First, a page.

Sword dance, Riyadh summit: US President Trump visit to Saudi Arabia
US President Donald Trump, at the Riyadh Summit, spoke about the need to unite against terrorism. Iran and Syria were not invited to the summit, and they are not part of a regional military alliance that Saudi Arabia is establishing to fight terrorism. The kingdom backs efforts to topple the Syrian government, which counts Iran and Russia as its closest allies.
President Donald Trump basked in Saudi Arabia's lavish royal welcome on Saturday as he left behind the snowballing controversies dogging him in Washington. During a ceremony at the grand Saudi Royal Court, Salman awarded Trump the Collar of Abdulaziz al Saud, the kingdom's highest civilian honor.
The visit to the kingdom's capital kicked off Trump's first foreign trip as president, an ambitious, five-stop swing that will take him through the Middle East and into Europe. He is the only American president to make Saudi Arabia — or any Muslim-majority nation — his first overseas trip.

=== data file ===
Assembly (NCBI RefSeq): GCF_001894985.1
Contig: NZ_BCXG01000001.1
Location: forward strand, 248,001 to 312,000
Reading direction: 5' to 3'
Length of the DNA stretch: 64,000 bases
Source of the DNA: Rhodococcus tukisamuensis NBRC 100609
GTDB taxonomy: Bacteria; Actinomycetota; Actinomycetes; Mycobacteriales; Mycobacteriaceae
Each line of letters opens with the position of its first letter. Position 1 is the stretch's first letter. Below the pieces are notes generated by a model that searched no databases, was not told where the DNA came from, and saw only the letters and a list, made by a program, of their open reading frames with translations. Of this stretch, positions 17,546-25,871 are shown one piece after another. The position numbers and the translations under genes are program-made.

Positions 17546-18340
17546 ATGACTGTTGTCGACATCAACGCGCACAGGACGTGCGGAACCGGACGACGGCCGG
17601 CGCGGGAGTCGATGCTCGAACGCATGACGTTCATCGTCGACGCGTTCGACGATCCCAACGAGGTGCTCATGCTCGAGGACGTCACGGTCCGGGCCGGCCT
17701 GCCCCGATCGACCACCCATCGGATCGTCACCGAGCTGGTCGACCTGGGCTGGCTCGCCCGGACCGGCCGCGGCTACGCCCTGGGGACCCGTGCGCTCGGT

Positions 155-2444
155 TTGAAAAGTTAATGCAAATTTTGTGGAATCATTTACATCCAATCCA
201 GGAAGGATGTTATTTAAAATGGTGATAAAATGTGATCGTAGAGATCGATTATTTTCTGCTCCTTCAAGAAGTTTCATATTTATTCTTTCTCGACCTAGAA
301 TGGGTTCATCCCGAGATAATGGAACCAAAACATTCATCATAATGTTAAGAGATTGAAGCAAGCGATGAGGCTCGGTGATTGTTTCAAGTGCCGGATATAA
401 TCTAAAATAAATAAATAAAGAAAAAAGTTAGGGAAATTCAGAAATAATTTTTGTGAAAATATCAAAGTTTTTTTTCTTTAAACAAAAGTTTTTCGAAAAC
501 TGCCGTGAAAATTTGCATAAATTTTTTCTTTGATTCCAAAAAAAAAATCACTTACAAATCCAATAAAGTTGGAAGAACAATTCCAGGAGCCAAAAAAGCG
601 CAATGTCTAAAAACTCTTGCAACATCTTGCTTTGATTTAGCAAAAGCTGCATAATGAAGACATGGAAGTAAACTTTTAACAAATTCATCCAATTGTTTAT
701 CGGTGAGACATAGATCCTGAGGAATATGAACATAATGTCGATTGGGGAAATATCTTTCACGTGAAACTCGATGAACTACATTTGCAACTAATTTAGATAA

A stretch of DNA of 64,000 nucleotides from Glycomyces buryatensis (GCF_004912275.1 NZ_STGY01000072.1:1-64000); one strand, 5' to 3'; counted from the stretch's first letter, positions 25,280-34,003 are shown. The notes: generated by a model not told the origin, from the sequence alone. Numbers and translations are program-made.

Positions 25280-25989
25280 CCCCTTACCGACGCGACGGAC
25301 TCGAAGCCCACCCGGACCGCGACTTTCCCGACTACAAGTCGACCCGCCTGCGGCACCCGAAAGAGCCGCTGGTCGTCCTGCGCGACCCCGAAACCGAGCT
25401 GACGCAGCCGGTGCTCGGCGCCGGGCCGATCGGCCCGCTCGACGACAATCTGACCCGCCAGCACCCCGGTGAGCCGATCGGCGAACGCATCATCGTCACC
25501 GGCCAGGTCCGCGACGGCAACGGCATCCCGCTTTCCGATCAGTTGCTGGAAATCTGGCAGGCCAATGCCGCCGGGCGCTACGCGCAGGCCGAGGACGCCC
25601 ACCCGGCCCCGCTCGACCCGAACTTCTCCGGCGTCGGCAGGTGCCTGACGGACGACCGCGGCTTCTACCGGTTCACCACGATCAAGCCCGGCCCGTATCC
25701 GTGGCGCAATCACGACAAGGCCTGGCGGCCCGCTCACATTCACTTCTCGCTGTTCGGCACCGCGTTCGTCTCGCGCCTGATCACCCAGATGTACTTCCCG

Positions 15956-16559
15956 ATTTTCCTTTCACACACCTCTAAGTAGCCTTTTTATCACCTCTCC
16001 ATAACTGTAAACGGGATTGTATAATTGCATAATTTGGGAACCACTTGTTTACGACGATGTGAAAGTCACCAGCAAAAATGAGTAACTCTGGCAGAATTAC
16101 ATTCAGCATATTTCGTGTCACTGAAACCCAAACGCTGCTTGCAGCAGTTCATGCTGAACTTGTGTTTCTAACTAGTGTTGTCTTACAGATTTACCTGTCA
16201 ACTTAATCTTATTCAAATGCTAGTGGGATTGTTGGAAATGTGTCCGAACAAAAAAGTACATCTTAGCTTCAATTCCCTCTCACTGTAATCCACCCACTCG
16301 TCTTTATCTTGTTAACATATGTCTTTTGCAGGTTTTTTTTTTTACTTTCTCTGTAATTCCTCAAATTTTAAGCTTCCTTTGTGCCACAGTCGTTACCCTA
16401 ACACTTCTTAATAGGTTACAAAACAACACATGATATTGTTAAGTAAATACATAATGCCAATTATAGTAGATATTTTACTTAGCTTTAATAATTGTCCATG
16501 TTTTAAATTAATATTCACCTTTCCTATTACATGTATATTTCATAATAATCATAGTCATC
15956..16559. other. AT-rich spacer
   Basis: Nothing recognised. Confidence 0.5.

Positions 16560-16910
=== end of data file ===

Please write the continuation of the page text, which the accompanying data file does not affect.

Later Saturday, Trump was greeted by a traditional troupe of Saudi drummers and sword-waving dancers. Trump smirked and bopped to the beat as he made his way through the crowd.
Swaying side to side, the president stood shoulder-to-shoulder with Saudis for the traditional dance, which includes drumming and singing.
The dance took place outside the King Abdulaziz Historical Center where First Lady Melania Trump, his son-in law Jared Kushner and daughter Ivanka were later joining Trump to dine with the Saudi king and other senior Saudi royals.
Ivanka's presence dominated Arabic Twitter traffic, with the phrase "bint Trump" — Arabic for daughter of Trump — trending.
After two days of meetings in Saudi Arabia, Trump was scheduled to travel to Israel, meet with Pope Francis at the Vatican, attend a NATO summit in Brussels and join the world's major industrial nations at a Group of Seven gathering in Sicily.